VENLAFAXINE HYDROCHLORIDE (Page 4 of 13)

5.8 Seizures

Seizures have occurred with venlafaxine therapy. Venlafaxine hydrochloride extended-release capsules, like many antidepressants, should be used cautiously in patients with a history of seizures and should be discontinued in any patient who develops seizures. [Must mitigate the risk: Risk factors, concomitant meds that lower the seizure threshold.]

5.9 Hyponatremia

Hyponatremia can occur as a result of treatment with SSRIs and SNRIs, including venlafaxine hydrochloride extended-release capsules. In many cases, the hyponatremia appears to be the result of the Syndrome of Inappropriate Antidiuretic Hormone (SIADH) secretion. Cases with serum sodium lower than 110 mmol/L have been reported. Elderly patients may be at greater risk of developing hyponatremia with SSRIs and SNRIs [ see Use in Specific Populations (8.5) ]. Also, patients taking diuretics, or those who are otherwise volume-depleted, may be at greater risk. Consider discontinuation of venlafaxine hydrochloride extended-release capsules in patients with symptomatic hyponatremia, and institute appropriate medical intervention.

Signs and symptoms of hyponatremia include headache, difficulty concentrating, memory impairment, confusion, weakness, and unsteadiness, which may lead to falls. Signs and symptoms associated with more severe and/or acute cases have included hallucination, syncope, seizure, coma, respiratory arrest, and death.

5.10 Weight and Height Changes in Pediatric Patients

Weight Changes

The average change in body weight and incidence of weight loss (percentage of patients who lost 3.5% or more) in the placebo-controlled pediatric studies in MDD, GAD, and SAD are shown in Tables 3 and 4.

Table 3: Average Change in Body Weight (kg) From Beginning of Treatment in Pediatric Patients in Double-blind, Placebo-controlled Studies of Venlafaxine Hydrochloride Extended-release Capsules
Indication (Duration) Venlafaxine Hydrochloride Extended-release Capsules Placebo
MDD and GAD (4 pooled studies, 8 weeks) -0.45 (n = 333) +0.77 (n = 333)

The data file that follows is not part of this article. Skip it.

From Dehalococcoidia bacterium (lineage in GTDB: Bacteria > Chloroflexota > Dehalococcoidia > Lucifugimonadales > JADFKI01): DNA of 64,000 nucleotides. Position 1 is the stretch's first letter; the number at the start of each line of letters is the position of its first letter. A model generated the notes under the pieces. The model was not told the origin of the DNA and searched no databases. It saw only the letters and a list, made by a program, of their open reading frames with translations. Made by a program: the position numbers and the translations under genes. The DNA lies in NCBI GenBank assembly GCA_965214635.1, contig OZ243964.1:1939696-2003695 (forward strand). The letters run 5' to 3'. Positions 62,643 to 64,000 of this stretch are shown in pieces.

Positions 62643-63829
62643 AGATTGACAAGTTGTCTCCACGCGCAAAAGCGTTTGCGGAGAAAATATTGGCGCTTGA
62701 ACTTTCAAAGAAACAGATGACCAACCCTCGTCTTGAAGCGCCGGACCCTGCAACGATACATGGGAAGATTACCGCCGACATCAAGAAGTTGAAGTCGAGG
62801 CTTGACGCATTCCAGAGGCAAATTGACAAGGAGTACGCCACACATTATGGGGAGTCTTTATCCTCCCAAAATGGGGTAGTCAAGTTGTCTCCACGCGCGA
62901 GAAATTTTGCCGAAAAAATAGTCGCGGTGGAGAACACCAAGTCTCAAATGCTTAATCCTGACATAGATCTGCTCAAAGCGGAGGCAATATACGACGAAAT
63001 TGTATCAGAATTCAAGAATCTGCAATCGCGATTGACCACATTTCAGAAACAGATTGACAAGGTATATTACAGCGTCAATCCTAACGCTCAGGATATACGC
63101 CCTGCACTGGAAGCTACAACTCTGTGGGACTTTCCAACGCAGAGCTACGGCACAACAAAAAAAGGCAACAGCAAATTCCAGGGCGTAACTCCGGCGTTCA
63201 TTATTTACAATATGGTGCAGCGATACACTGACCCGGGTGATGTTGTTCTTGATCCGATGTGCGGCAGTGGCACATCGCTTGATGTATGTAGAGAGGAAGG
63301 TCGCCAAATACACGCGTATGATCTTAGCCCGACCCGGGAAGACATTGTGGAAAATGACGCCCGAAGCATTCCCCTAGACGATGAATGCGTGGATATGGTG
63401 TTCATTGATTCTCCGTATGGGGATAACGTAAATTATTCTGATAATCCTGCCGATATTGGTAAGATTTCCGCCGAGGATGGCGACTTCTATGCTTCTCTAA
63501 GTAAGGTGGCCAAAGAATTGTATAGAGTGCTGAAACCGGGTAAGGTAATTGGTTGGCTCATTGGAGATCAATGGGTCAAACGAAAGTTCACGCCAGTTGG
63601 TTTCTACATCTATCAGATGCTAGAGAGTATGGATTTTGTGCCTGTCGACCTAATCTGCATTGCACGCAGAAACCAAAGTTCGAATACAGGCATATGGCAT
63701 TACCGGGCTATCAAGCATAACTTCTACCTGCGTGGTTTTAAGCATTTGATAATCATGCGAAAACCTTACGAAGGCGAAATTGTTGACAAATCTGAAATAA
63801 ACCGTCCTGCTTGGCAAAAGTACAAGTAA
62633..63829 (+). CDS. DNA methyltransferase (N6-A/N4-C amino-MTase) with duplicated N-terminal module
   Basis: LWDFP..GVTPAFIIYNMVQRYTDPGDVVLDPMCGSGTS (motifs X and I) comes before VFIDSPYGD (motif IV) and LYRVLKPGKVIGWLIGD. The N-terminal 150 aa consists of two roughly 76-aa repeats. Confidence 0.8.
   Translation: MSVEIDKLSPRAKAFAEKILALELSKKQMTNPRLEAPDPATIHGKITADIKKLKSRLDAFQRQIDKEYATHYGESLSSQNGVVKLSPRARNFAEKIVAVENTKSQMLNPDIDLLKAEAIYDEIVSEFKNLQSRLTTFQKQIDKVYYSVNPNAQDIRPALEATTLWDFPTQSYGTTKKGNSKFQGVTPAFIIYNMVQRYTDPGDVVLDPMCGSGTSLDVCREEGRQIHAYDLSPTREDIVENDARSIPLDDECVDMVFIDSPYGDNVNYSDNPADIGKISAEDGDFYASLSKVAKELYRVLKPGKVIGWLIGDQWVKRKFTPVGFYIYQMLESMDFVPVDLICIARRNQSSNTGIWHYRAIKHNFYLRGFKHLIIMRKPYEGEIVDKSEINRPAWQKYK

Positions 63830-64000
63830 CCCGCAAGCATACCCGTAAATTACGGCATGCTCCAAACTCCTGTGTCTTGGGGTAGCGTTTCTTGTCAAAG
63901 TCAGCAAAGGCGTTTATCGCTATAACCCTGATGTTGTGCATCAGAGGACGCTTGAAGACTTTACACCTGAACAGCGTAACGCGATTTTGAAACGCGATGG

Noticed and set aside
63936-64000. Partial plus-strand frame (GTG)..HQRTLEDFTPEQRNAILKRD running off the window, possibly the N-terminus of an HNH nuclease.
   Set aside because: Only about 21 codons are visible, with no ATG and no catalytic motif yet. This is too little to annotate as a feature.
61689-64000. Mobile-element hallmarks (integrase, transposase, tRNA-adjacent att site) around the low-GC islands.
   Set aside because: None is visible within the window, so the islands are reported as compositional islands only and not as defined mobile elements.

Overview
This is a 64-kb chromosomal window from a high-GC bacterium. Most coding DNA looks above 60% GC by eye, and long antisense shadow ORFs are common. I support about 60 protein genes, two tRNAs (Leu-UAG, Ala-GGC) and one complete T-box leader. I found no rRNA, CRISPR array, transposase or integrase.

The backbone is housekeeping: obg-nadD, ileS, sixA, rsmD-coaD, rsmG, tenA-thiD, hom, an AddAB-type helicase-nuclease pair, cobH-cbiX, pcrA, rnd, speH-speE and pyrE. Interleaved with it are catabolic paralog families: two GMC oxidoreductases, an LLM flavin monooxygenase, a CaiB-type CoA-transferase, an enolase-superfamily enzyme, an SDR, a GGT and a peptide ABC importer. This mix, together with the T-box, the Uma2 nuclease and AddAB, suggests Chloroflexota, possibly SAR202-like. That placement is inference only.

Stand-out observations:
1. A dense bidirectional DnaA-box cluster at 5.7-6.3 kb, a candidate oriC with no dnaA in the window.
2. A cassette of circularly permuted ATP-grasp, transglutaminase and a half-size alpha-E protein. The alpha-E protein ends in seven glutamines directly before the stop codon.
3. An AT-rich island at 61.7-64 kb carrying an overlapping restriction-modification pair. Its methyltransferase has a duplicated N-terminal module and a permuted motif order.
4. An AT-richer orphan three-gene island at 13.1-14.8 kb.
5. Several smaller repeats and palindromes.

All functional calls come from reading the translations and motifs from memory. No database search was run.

SAD (16 weeks) -0.75 (n = 137) +0.76 (n = 148)
Table 4: Incidence (%) of Pediatric Patients Experiencing Weight Loss (3.5% or more) in Double-blind, Placebo-controlled Studies of Venlafaxine Hydrochloride Extended-release Capsules

a p < 0.001 versus placebo

Indication (Duration) Venlafaxine Hydrochloride Extended-release Capsules Placebo
MDD and GAD (4 pooled studies, 8 weeks) 18 a (n = 333) 3.6 (n = 333)
SAD (16 weeks) 47 a (n = 137) 14 (n = 148)

Weight loss was not limited to patients with treatment-emergent anorexia [ see Warnings and Precautions (5.11) ].

The risks associated with longer term venlafaxine hydrochloride extended-release capsules use were assessed in an open-label MDD study of children and adolescents who received venlafaxine hydrochloride extended-release capsules for up to six months. The children and adolescents in the study had increases in weight that were less than expected, based on data from age- and sex-matched peers. The difference between observed weight gain and expected weight gain was larger for children (< 12 years old) than for adolescents (≥ 12 years old).

Height Changes

Table 5 shows the average height increase in pediatric patients in the short-term, placebo-controlled MDD, GAD, and SAD studies. The differences in height increases in GAD and MDD studies were most notable in patients younger than twelve.

Table 5: Average Height Increases (cm) in Pediatric Patients in Placebo-controlled Studies of Venlafaxine Hydrochloride Extended-release Capsules

a p = 0.041

Indication (Duration) Venlafaxine Hydrochloride Extended-release Capsules Placebo
MDD (8 weeks) 0.8 (n = 146) 0.7 (n = 147)
GAD (8 weeks) 0.3 a (n = 122) 1 (n = 132)
SAD (16 weeks) 1 (n = 109) 1 (n = 112)

In the six-month, open-label MDD study, children and adolescents had height increases that were less than expected, based on data from age- and sex-matched peers. The difference between observed and expected growth rates was larger for children (< 12 years old) than for adolescents (≥ 12 years old).

5.11 Appetite Changes in Pediatric Patients

Decreased appetite (reported as treatment-emergent anorexia) was more commonly observed in venlafaxine hydrochloride extended-release capsules treated patients versus placebo-treated patients in the premarketing evaluation of venlafaxine hydrochloride extended-release capsules for MDD, GAD, and SAD (see Table 6).

Table 6: Incidence (%) of Decreased Appetite and Associated Discontinuation Rates a (%) in Pediatric Patients in Placebo-controlled Studies of Venlafaxine Hydrochloride Extended-release Capsules

a The discontinuation rates for weight loss were 0.7% for patients receiving either venlafaxine hydrochloride extended-release capsules or placebo.

Indication (Duration) Venlafaxine Hydrochloride Extended-release Capsules Incidence Discontinuation Placebo Incidence Discontinuation
MDD and GAD (pooled, 8 weeks) 10 0 3
SAD (16 weeks) 22 0.7 3 0

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